+Scott Watson

Thursday, 30 July 2009

Clarify, Clarify, Clarify - Stop Communication Getting Fuzzy

We probably all agree that we could all communicate more effectively, don't we? Yes, I thought so...Great minds think alike (and fools seldom differ - as my mother used to say). But seriously, many of the projects that my company are invited to contribute to are little to do with corporate stratedy, vision, mission and such like. They are more to do with enhancing trust, collaboration, joined up thinking and that old chestnut - communication.

Get it wrong and problems galore are likely to occur. Get it right, and problems still appear, but far fewer than could be expected and they are often far easier to overcome. An absence of clarity in any dialogue can cause problems and misunderstanding. Think about this one. If I say to you 'Speaking to you as an intelligent person.....' who is the supposed 'intelligent person'? Oh, sorry, you thought I meant you! No, no no, I meant me all along. OK, this is a light hearted example, but do you see how the words we use either help us or hinder us?

Just yesterday I was at the golf range disappointing myself yet again with a few poor shots one after the other, when a well-meaning golf instructor from the club stopped and said 'What you need to do is stop snapping at the ball. He continued 'The angle of your right arm is out of kilter with where it should be, so try to get it aligned.'

Righty, me being an information detective (but only because I wish to learn, not to be a pain in the neck, or other body part), politely thanked him for his 'help' and asked the following questions in quick succession.

Could you help me understand what you mean by 'snapping at the ball'? He replied that my angle of approach from the top of my swing made it likely that 'the club would have to recover too much ground' for it to hit the ball 'sweetly'. What the heck is 'sweetly'? I can guess, but in the workplace, guessing can get us in to lots of trouble - as you may know already.

He went on to describe in fine detail (having taken my club from me) what HE MEANT. Not that I was understanding much of it. My own instructor gives me a few pieces of information, asks me to clarify my understanding of his instruction and then invites me to have a go at applying the learning. It works for me, it's how I like to learn. And this well meaning instructor was clouding my understanding rather than helping me. I guessed that what he meant by 'out of kilter' was that my arms or body or club position weren't where they really should be to hit a good shot...what is a 'good shot'? Anyway, we never got on to define 'sweetly' and I doubt we'll keep in touch. But can you see how language gets lost all too easily in any situation?

Here are a few questions you can ask to clarify your understanding. I call it the precision model, and it's extremely effective when applied with the right personal impact and the questions are asked as part of a discussion - rather than as part of an interrogation. The purpose of the questions is to help the other party really think more deeply about their communication, beliefs and generalisations. In communication, close isn't always close enough. We need to be right on the button, not somewhere nearby.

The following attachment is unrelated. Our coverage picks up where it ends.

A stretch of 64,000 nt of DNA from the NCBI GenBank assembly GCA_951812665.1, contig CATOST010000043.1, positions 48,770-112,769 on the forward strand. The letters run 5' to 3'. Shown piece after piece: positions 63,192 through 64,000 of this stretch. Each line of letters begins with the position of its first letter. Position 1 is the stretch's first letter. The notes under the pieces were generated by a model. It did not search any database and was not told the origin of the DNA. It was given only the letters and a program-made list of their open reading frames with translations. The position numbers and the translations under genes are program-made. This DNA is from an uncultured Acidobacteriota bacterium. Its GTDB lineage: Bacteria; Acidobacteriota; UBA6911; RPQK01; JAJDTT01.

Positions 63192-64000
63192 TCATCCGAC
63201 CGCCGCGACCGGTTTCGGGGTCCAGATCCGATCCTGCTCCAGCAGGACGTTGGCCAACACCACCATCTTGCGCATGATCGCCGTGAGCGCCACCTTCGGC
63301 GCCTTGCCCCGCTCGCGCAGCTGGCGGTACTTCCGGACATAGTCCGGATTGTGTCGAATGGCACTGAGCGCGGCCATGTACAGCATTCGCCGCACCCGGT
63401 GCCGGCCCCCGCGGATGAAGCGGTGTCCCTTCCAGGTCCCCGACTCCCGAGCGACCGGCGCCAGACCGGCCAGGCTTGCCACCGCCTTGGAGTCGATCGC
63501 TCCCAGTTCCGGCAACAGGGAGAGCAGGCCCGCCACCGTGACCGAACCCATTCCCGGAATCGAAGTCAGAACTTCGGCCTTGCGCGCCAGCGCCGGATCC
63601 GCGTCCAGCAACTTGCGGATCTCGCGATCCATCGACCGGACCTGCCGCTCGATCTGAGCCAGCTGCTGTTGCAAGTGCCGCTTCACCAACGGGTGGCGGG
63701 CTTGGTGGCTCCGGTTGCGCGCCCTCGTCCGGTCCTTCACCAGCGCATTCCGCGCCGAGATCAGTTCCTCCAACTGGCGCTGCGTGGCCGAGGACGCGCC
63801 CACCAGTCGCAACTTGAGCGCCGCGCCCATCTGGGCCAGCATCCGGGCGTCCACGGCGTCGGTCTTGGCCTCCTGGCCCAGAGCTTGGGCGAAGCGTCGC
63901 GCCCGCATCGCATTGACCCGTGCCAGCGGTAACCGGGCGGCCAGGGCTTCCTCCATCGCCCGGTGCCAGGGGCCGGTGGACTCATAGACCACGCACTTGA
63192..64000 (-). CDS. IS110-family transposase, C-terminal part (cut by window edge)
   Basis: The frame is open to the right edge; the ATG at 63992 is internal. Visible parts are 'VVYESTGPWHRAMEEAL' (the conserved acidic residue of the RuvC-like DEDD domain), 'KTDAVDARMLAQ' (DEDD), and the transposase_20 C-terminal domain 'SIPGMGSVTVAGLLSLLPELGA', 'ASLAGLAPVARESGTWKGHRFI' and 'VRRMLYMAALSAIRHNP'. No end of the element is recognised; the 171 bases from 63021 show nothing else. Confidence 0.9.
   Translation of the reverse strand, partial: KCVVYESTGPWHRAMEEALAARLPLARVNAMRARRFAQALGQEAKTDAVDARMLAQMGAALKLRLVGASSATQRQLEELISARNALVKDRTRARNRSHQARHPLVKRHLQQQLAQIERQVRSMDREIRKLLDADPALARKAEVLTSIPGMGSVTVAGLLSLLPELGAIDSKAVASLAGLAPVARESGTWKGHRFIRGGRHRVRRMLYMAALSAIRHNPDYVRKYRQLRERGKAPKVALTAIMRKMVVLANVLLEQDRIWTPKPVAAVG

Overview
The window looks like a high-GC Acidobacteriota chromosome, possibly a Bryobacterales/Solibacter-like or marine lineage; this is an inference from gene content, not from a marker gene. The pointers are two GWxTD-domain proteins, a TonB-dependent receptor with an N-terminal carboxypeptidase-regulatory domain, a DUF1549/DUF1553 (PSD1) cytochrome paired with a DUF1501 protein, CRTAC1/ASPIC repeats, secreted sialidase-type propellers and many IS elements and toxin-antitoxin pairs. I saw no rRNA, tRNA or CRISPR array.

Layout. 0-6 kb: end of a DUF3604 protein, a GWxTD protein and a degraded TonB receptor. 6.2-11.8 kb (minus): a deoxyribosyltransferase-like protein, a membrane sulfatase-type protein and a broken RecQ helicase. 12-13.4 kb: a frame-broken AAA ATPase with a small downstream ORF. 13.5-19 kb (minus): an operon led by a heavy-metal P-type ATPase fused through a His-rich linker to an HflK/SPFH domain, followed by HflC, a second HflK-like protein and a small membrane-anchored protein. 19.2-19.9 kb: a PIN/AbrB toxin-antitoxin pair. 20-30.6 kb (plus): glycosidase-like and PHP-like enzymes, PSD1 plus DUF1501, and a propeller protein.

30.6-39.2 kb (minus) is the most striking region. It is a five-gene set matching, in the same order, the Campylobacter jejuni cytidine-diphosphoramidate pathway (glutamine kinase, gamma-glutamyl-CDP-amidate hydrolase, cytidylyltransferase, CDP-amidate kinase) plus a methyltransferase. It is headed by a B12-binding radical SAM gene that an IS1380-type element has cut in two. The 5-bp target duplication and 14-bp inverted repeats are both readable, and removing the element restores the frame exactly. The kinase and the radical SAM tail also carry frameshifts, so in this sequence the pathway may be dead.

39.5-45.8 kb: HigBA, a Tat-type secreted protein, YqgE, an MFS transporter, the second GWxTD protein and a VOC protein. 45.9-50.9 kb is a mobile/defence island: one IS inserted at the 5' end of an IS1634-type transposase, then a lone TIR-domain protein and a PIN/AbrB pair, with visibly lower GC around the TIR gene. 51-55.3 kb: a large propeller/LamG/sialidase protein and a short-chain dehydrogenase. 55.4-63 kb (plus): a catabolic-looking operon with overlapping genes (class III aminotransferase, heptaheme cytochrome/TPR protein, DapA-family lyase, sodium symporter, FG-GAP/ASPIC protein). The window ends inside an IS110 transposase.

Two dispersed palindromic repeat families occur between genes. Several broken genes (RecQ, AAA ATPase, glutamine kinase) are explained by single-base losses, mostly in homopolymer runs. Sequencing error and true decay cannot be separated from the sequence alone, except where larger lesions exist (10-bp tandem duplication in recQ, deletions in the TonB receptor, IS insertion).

How do you know that? (to be true/accurate/the right way to go)

This questions asks for FACTS and removes the possibility of making a decision based on a belief. For example, 'Children have no respect for their parents these days'. 'Oh, how do you know that to be true? Do you mean ALL children, or just some?' They may respond with something like 'Of course I didn't mean ALL children. It's just the kid next door.' See how this has changed from a global belief to an individual?

According to whom? This question asks for names to support a statement, comparison or judgement. For example 'This is the right/besy way to go on this project.' 'According to whom? Who has made the decision that THIS is the BEST/RIGHT way to go on this project?' This can then then develop understanding from which you can continue the dialogue with more clarity.

Compared to what? This question helps when dealing with comparisons. This is best/worst. I'll let you think about where you can use this question and what information you can gather with it.

What precisely do you mean when you say (This is a disaster/is unacceptable)?
The other party will be compelled and possibly obliged to start sharing specific information with you about specific points of contention, upset and annoyance. And when they've provided the specifics, you are then able to respond to them one at a time with clarity, rather than guessing and not addressing the key points they value most.

May I just clarify my understanding of what you just stated/said? This question is self-explanatory and provides you with the opportunity to demonstrate you have not only listened, but also understood the other person. It can't end there though by simply repeating words and understanding back to them - it needs to evolve in to what actions will be taken to fix the problem/move the project on in a worthwhile manner.

Use these questions for 10 days in the workplace and let me know your results.

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